FDA approves world's smallest pacemaker

The Medtronic Micra TPS is the First Transcatheter Pacemaker Approved in the US

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Micra TPS is said to be the first and only transcatheter pacing system to be approved for both 1.5 and 3 Tesla MRI

Medtronic announced it has received US Food and Drug Administration (US FDA) approval of the world's smallest pacemaker, the Medtronic Micra Transcatheter Pacing System (TPS). The Micra TPS is the first FDA-approved product with miniaturized pacing technology. It is cosmetically invisible and small enough to be delivered through a catheter and implanted directly into the heart -providing a safe alternative to conventional pacemakers without the complications associated with cardiac wires (leads).

Comparable in size to a large vitamin, the Micra TPS is attached to the heart with small tines and delivers electrical impulses that pace the heart through an electrode at the end of the device. Unlike traditional pacemakers, the Micra TPS does not require leads or a surgical "pocket" under the skin, so potential sources of complications related to such leads and pocket are eliminated-as are any visible signs of the device. The device responds to patients' activity levels by automatically adjusting therapy.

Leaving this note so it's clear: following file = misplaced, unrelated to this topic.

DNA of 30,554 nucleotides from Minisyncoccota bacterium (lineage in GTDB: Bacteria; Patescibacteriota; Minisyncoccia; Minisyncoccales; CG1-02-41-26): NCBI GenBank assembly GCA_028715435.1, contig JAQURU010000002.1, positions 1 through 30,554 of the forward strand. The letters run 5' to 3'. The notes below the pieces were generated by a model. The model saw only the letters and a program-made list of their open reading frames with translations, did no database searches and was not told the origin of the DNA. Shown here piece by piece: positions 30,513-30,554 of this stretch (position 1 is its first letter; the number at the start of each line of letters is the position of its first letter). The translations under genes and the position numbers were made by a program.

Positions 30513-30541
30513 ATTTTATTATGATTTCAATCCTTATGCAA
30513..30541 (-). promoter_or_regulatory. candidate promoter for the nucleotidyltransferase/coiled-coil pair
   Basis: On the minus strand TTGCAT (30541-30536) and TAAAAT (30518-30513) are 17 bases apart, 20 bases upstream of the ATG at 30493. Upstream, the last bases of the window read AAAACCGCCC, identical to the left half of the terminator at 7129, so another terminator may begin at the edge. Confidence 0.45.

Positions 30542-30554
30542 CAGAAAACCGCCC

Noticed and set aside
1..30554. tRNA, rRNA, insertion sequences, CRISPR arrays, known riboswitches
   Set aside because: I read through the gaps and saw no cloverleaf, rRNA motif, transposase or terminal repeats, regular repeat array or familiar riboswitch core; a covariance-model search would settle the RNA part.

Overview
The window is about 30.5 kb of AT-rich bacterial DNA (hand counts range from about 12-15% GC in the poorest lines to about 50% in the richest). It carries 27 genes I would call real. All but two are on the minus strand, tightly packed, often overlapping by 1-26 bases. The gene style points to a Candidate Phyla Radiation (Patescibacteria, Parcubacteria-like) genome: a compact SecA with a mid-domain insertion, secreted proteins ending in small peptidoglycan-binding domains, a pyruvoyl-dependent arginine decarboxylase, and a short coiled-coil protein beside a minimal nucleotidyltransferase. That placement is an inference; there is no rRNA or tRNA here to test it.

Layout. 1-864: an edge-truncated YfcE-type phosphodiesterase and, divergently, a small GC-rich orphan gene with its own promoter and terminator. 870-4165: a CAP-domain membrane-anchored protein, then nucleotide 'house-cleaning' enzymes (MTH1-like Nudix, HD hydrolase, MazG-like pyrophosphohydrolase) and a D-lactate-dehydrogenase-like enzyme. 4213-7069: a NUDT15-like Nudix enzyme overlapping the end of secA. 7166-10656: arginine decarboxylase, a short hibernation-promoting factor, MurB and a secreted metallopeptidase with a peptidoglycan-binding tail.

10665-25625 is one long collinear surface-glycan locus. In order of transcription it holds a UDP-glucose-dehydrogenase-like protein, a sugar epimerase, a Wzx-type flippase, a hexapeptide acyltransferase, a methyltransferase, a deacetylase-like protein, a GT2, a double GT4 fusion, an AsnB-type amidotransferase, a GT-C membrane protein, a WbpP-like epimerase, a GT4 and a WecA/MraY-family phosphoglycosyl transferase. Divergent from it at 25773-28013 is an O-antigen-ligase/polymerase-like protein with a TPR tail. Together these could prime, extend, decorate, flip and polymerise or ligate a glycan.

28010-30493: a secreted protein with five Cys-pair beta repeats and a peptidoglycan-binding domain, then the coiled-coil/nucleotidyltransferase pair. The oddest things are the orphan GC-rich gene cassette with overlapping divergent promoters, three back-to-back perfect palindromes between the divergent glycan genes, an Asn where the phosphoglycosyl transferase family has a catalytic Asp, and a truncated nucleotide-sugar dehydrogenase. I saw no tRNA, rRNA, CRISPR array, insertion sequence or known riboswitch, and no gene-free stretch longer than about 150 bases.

Micra TPS is said to be the first and only transcatheter pacing system to be approved for both 1.5 and 3 Tesla (T) full-body magnetic resonance imaging (MRI) scans, providing patients with access to the most advanced imaging diagnostic procedures available.

The Micra design incorporates a retrieval feature to enable retrieval when possible; however, the device is designed to be left in the body. For patients who need more than one device, the miniaturized Micra TPS was designed with a unique feature that enables it to be permanently turned off so it can remain in the body and a new device can be implanted without risk of electrical interaction.

"Dating back to the development of the first external battery operated pacemaker more than 60 years ago, Medtronic has a long history of collaborating with clinicians to better understand the needs of patients, and then innovating new products to meet those needs," said Dr John Liddicoat, senior vice president, Medtronic, and president of the Cardiac Rhythm and Heart Failure division. "We are thrilled to be the first to introduce a transcatheter pacemaker to patients in the US, and we're looking forward to working with physicians and educating implanters to extend the positive results of our global clinical trial experience to even more patients."

 

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